February 1, 2021 – present: All lawful termination notices for a qualified landlord reason are permitted.
For tenants outside of the City of Portland or Multnomah County:
April 1 - June 30, 2020: No termination for any qualified landlord reason were permitted.
June 30 – September 30, 2020: Only termination notices for one qualified landlord reason were permitted. A landlord could terminate a tenancy if they had accepted an offer to purchase the dwelling from a person who intended to occupy the unit as their primary residence. A termination notice for any other qualified landlord reason was prohibited.
September 30 - December 20, 2020: Only termination notices for two qualified landlord reason were permitted. A landlord could terminate a tenancy if they had accepted an offer to purchase the dwelling from a person who intended to occupy the unit as their primary residence. A landlord could also terminate a tenancy if the landlord or a member of the landlord’s immediate family intended to occupy the dwelling as their primary residence.
December 20, 2020 – present: All lawful termination notices for a qualified landlord reason are permitted.
Tenants who receive/received a termination for a qualified landlord reason in the City of Portland may be entitled to mandatory Relocation Assistance under both Portland City Code and state law. For more information on mandatory Relocation Assistance in the City of Portland please refer to Mandatory Renter Relocation Assistance. Tenants who receive/received a termination notice for a qualified landlord reason outside of the City of Portland may be entitled to relocation assistance under state law.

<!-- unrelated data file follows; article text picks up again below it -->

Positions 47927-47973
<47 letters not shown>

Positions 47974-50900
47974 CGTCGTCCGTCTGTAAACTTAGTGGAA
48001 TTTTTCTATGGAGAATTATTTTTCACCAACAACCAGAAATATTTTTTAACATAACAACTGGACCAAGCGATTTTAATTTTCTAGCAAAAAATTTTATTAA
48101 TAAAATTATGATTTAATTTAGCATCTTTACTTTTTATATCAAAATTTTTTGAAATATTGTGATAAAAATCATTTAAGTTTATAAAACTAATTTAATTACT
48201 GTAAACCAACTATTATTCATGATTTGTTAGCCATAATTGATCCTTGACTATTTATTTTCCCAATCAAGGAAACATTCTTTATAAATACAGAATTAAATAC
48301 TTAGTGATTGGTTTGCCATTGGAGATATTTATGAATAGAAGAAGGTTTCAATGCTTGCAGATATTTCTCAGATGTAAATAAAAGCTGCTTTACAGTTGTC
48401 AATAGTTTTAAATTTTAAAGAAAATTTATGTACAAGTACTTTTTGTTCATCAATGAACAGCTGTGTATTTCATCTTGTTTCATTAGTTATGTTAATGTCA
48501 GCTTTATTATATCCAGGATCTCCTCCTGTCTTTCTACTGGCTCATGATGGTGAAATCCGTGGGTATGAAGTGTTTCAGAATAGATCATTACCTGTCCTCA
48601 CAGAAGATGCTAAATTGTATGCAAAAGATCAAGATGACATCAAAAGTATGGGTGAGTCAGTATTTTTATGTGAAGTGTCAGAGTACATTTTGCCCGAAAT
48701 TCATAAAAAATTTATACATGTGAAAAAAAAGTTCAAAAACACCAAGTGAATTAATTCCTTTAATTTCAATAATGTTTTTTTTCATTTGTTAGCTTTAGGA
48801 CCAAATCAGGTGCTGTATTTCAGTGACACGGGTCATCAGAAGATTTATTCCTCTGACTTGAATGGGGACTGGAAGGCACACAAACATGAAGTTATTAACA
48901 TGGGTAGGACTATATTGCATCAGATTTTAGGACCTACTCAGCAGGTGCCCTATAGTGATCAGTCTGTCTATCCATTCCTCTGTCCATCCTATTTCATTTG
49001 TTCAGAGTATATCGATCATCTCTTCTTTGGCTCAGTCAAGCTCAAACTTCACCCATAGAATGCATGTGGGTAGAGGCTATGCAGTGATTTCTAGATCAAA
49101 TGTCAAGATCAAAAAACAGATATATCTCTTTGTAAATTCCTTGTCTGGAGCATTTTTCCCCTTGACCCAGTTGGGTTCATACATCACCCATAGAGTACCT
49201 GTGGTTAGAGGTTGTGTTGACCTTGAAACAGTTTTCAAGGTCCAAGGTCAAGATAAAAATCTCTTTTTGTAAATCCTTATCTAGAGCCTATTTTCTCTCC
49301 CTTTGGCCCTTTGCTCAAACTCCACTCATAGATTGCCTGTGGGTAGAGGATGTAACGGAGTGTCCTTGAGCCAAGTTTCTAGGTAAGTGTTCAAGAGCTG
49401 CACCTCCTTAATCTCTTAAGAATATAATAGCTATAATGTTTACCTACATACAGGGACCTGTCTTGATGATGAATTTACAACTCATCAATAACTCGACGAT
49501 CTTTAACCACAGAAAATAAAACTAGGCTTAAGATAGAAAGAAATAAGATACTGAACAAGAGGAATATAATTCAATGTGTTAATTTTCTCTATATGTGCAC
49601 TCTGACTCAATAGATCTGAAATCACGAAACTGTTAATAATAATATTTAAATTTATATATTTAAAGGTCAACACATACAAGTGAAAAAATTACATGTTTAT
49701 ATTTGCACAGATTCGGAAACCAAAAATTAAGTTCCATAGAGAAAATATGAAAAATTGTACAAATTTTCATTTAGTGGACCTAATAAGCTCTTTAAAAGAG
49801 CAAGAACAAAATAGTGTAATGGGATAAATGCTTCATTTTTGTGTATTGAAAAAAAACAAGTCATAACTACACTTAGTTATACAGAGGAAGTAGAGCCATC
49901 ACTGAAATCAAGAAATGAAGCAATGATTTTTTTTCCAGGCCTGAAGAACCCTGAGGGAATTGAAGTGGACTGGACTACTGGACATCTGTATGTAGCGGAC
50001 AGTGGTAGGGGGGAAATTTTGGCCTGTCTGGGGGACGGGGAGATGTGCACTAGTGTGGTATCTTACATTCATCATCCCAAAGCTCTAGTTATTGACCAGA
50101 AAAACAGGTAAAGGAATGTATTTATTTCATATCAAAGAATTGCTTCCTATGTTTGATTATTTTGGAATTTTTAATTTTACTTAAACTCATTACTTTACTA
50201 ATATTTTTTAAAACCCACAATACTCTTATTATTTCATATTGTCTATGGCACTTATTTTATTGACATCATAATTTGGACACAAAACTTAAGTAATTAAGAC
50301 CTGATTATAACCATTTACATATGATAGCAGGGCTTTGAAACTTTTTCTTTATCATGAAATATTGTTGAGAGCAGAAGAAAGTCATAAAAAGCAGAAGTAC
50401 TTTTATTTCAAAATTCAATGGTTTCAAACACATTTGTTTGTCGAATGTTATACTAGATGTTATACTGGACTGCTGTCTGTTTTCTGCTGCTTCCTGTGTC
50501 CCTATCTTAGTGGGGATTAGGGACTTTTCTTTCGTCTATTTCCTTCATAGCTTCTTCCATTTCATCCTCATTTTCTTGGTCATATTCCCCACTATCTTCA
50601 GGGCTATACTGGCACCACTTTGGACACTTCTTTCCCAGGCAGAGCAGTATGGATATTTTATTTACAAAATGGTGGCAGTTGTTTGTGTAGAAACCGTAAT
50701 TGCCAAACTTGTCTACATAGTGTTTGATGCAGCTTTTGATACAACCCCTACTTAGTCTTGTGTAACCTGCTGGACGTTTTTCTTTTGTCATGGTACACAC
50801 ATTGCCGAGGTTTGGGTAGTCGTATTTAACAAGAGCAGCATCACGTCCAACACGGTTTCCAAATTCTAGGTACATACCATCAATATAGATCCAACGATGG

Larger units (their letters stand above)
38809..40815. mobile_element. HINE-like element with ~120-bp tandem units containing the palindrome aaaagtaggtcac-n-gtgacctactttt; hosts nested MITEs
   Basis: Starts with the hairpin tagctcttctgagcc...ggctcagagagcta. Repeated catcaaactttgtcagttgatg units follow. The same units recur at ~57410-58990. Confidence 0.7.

The moratorium did not apply to evictions for any other lawful purpose.
What types of termination notices are permitted after July 1, 2021?
Starting July 1, 2021, landlords can issue all termination notices allowed under state landlord tenant law with limited exceptions as described below.
Under SB 891, if a tenant has provided written documentation of their application for emergency rental assistance, a landlord cannot serve a termination notice for nonpayment of rent from the date they were provided the written documentation until the application is no longer pending. If a tenant has not provided written documentation of their application for rental assistance, a landlord can issue a 10-day Termination Notice for Nonpayment of Rent once the rent is eight days past due.